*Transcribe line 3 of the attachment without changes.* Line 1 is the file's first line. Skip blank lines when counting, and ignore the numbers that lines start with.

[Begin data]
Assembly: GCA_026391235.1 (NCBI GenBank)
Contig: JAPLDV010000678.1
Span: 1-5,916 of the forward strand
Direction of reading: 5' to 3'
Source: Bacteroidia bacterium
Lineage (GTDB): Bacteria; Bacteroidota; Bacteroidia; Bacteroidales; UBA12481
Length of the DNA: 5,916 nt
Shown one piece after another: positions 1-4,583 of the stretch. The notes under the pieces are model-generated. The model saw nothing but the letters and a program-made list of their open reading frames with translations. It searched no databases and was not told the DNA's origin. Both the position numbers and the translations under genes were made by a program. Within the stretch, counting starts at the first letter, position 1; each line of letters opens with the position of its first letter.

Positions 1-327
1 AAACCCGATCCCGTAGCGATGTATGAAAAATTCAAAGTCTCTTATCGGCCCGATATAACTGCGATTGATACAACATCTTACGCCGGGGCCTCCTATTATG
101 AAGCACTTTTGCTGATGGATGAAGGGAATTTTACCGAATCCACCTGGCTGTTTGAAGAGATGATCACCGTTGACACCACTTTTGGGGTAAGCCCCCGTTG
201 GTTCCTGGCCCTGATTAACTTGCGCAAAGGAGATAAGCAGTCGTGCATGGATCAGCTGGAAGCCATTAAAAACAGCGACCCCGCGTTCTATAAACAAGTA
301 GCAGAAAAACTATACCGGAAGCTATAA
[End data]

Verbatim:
Span: 1-5,916 of the forward strand